It’s a fusion of the unlikeliest genres, South Indian over the top melodrama, and an American western genre. If that sounds weird and outlandish, it is! Quick Gun Murugan is a south indian Tamil cowboy, and you have to see this to believe it. It was a completely brilliant concept since Channel V was actually heralding a new wave of blended cultural art at the time, a mix of western music and for Indian audiences, and Quick Gun Murugan was the perfect spoof that embodied this blend.

With that I bring you the initial Channel V promos of Quick Gun Murugan.

Indianisms…Please don’t mind it

In case anyone was wondering what the title of my last post on Bollywood was about “But it is like this only”, well, that’s just a classic Indianism. Yes, Indians are notorious for speaking a unique version of the English language, which is largely a mixture of the old-fashioned British English and an influence of the many languages spoke in India.

Here’s a list of some of the delightful ones I came across.

A tendency to overuse idioms

What is your good name?

Progressive tense blunders

I am liking it very much.


I am here only.

Let us prepone the meeting.

Do the needful and revert back.

Rhyming words

Let’s go out for some ice-cream-vice-cream (translation: Ice cream and stuff).

Sometimes, there’s a slight variation on the rhyming, which could go like this:

Let’s go out for some shopping-shooping.

Short forms

I am a nonveg. She is a veg.

My birthday is in Feb.

Now, if you want to put this all together into this classic howler.

A newly arrived immigrant from India would try to speak “chaste English” with people he would meet, ask their “good name” and how many “issues” they have, and insist that they do not “observe formality’, but “have a beer bottle” or two with him. They cannot meet his “better half”, because she is having “a head bath”, but being “newly married”, he is “cent-per-cent” sure that she is “carrying”. Since he is not “a busybody” today because he has had his “offs” changed to Sundays by “oiling” his boss, he might offer them a ride in his new car, but will make sure there is a “stepany” in the “dickey”, otherwise they might have to “foot” it in case of a “puncture”.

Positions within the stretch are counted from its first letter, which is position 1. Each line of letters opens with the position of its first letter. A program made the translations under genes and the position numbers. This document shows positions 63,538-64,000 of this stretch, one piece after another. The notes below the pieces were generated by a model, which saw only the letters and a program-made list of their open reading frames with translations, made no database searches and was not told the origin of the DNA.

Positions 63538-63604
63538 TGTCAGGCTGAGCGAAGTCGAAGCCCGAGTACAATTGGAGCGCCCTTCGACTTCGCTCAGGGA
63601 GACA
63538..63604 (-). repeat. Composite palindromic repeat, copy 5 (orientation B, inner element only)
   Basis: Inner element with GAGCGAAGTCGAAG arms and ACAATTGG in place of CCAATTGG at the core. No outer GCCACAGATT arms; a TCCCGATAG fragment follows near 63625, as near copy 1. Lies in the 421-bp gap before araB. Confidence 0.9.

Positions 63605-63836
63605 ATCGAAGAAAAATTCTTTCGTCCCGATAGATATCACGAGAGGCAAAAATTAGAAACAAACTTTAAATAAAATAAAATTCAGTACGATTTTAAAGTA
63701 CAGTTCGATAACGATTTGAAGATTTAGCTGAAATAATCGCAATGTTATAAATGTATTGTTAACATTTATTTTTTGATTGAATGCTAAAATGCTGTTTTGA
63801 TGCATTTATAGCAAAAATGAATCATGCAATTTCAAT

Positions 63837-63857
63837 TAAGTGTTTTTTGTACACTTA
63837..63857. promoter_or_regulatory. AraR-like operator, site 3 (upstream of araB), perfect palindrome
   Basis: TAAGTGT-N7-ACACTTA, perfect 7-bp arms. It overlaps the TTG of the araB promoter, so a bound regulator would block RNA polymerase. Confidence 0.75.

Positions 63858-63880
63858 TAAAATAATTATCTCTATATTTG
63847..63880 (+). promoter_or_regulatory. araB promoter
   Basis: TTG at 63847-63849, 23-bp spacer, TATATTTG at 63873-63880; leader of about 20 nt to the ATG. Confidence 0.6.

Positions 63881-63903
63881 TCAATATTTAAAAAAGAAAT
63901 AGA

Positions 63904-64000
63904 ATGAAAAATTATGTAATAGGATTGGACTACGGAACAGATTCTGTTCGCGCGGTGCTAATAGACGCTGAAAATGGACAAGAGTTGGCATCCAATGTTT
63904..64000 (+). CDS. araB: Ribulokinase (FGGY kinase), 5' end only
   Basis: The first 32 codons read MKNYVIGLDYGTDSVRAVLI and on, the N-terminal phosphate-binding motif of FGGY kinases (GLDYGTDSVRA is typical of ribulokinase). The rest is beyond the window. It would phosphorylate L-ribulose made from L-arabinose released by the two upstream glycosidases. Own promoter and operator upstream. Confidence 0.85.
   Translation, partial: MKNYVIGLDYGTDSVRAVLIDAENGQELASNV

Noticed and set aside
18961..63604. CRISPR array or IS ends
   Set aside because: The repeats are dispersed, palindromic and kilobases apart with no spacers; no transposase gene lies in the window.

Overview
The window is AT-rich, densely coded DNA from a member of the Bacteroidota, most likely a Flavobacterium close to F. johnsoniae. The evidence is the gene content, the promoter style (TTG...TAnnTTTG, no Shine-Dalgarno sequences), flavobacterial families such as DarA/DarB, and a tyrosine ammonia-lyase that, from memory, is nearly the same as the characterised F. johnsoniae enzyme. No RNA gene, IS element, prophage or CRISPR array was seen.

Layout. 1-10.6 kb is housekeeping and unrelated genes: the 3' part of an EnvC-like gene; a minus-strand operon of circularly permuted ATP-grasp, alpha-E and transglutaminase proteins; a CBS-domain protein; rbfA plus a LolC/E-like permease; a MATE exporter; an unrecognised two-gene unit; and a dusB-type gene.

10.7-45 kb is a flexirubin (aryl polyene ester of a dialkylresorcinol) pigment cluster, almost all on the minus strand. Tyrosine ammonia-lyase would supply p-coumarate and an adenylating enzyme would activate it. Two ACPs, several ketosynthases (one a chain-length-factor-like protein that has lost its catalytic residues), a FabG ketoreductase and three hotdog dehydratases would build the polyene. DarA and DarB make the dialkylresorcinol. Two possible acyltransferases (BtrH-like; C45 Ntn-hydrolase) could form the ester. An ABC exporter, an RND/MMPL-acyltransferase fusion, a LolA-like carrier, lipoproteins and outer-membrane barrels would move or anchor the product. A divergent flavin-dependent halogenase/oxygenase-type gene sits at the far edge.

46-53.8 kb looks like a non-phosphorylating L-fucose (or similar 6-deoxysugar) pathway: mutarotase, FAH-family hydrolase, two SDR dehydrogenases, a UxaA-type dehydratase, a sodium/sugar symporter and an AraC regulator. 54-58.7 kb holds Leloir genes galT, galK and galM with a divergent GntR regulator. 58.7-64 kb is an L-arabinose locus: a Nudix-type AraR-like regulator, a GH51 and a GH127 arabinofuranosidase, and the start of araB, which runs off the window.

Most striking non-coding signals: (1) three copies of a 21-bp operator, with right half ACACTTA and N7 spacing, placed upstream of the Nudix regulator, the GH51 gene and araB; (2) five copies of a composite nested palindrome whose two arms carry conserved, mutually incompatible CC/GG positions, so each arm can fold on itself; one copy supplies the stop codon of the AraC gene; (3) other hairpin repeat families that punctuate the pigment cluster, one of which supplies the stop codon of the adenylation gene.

Of course, this can go to the next level when it comes to signage, something that I have derived endless entertainment from on my visits to India.

Bollywood! But it is like this only

Most Indians all over the world have grown up on a staple diet of Bollywood. It is a peculiar film genre, a potpourri of many genres all rolled into one…musical, (melo)drama, action, suspense, comedy, tragedy, and of course romance. (Shakespeare would be baffled). In fact, mainstream Bollywood has always been and will continue to be an unapologetic escape for the masses, the working man who just wants to be entertained.

Bollywood apparently has its roots in various ancient Indian theatrical art forms, including storytelling of the great Indian epics such as the Ramayana, and traditional folk theater of ancient India. But I would say that the largest influence on Bollywood in 21st century is MTV.

To illustrate this, I have to run through a list of what I think is defines the new Bollywood.

1. Still light on the plot, but a tad more realistic. Once upon a time, Bollywood films were pretty much based on some version of a poor boy falling in love with a rich girl (or vice versa). It would be love at first sight, after which the two would get transported to rolling hills and meadows for a song and dance routine (often in the rain). Of course in time, the villains would appear and separate the lovers, until the hero would channel his inner superpowers and come to the rescue of his beloved and they would live happily ever after. Now, Bollywood makes films about dyslexia, terrorism, coming of age, and a whole slew of topics, including song and dance routines.

2. But enough of realism. Switzerland or rolling meadows somewhere in  used to be THE destination for song and dance sequences. But that’s so 1990s. Today Bollywood is all over the map from Australia to the Amalfi coast in Italy.